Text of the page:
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Keywords:

  • Adaptive behaviour;
  • conservation management;
  • dispersal;
  • predictive models;
  • sample size;
  • spatial ecology;
  • telemetry

Abstract

  1. Top of page
  2. Abstract
  3. Introduction
  4. Methods
  5. Results
  6. Discussion
  7. Acknowledgements
  8. References
  9. Biosketch
  10. Supporting Information

Aim

Tracking the dispersal patterns and habitat use of migratory species is necessary to delineate optimal areas for protection, with large sample sizes being more representative of the population. Here, we examine the dispersal patterns of a key Mediterranean loggerhead turtle (Caretta caretta) breeding population to identify priority foraging sites for protection.

Location

Zakynthos Island, Greece and the wider Mediterranean.

Method

We examined the dispersal patterns and foraging sites of 75 adult loggerheads (n = 38 males and 37 females) tracked from the breeding area of Zakynthos Island (Greece) from 2004 to 2011. We then combined our data with published sea turtle literature to identify key foraging sites for protection.

Results

While both males and females exhibited similar dispersal patterns, about 25% males remained < 100 km of Zakynthos, whereas all females (except one) migrated > 200 km. Integration of our data with the wider literature isolated 10 core sites in proximity to existing protected areas, which could potentially protect 64% of the Zakynthos population, while five sites support individuals from at least 10 other loggerhead breeding populations.

Main conclusions

Due to the widespread availability of neritic foraging grounds across the Mediterranean, sea turtles from Zakynthos exhibit disparate dispersal patterns. However, protecting only a few objectively defined important sites can encompass a large proportion of the foraging areas used and hence have considerable conservation benefit.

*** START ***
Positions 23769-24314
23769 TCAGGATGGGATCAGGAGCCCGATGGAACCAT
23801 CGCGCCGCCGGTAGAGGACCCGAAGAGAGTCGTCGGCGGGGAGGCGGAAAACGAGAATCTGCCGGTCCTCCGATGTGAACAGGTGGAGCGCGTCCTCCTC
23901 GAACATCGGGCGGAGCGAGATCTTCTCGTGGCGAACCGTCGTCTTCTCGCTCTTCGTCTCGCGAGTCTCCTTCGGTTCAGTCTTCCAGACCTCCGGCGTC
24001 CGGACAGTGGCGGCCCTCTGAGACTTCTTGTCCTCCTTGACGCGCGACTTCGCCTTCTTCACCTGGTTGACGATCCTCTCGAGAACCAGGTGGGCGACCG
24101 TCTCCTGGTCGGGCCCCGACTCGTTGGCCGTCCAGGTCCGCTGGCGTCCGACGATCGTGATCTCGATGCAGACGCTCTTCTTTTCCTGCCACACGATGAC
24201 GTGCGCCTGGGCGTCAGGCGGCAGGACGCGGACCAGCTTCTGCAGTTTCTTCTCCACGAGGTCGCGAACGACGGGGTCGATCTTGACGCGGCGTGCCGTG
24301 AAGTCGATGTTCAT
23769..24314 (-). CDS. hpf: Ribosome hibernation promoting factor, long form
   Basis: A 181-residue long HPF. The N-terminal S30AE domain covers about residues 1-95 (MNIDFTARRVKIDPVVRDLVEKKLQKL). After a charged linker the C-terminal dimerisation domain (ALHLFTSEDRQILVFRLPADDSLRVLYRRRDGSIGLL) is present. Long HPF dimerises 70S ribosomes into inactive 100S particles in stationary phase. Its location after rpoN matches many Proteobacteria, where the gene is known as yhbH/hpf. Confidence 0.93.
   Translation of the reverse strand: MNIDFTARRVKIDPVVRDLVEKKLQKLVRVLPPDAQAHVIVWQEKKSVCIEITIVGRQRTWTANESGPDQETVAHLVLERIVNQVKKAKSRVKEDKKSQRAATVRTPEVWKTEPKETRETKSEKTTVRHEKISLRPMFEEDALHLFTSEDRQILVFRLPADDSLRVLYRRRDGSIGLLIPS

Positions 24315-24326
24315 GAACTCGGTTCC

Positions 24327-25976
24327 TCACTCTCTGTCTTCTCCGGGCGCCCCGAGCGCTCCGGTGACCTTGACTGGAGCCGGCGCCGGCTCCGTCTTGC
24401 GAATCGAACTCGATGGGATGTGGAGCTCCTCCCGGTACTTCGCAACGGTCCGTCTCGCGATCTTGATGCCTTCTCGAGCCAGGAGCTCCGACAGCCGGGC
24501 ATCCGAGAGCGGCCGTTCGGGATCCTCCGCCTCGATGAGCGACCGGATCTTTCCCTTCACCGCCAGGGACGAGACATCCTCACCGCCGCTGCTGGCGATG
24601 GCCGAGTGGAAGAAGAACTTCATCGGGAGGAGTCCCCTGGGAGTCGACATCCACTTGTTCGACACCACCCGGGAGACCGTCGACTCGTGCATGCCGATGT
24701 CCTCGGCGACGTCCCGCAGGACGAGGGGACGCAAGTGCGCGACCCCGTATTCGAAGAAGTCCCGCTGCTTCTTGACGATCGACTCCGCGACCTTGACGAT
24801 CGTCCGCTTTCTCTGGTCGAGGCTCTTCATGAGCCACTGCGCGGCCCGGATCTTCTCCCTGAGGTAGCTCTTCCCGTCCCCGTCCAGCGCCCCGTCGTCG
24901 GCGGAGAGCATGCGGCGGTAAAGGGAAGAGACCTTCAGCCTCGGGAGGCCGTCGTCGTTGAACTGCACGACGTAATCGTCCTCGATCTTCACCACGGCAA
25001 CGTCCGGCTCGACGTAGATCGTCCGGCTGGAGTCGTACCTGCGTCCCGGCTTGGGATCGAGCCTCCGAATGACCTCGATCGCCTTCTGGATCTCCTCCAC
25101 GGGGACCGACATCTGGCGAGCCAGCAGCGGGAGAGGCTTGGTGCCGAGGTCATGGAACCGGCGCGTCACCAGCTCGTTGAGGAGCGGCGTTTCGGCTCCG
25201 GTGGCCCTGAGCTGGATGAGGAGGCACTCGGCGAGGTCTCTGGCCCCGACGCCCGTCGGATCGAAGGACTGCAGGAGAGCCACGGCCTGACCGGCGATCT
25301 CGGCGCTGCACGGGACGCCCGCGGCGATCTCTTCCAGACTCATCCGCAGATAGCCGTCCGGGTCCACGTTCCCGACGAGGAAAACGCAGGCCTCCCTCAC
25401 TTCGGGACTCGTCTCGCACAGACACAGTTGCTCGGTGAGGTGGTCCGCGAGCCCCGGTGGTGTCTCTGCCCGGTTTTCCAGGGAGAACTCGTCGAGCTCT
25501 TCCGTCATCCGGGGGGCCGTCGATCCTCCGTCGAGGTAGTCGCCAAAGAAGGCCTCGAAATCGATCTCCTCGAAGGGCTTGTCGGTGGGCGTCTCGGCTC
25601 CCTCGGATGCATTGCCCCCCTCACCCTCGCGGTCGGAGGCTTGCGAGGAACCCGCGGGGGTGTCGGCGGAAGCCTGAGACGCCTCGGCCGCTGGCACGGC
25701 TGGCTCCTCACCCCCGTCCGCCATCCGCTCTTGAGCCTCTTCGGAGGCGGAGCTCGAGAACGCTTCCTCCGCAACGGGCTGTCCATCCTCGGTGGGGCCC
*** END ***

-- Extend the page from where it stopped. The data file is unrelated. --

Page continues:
Introduction

  1. Top of page
  2. Abstract
  3. Introduction
  4. Methods
  5. Results
  6. Discussion
  7. Acknowledgements
  8. References
  9. Biosketch
  10. Supporting Information

Many animal populations invest in long-distance migration to reduce foraging competition when food resources are scarce at breeding sites (e.g. Greenwood, 1980; Alerstam et al., 2003; Fryxell et al., 2004). Hence, while a population may aggregate at one site to breed, many disparate foraging sites may be used depending on resource availability and the pattern of dispersal which may be influenced by factors such as wind direction, sea currents or land barriers in avian, marine and terrestrial migrants, respectively (e.g. Åkesson & Hedenstrom, 2007). Consequently, important habitats for protection may be distributed across wide regions, often traversing international borders or economic exclusion zones (e.g. Hannah et al., 2002; Bradshaw et al., 2010). At present, of the 150,000 protected areas across the world, just 3% are in the oceans (c. 5000 marine protected areas) (Bradshaw et al., 2010). Hence, as countries introduce measures to improve protection along their coastlines (Bradshaw et al., 2010), it is important to ensure that governments and environmental agencies select optimal sites for regulation (Ferrier, 2002).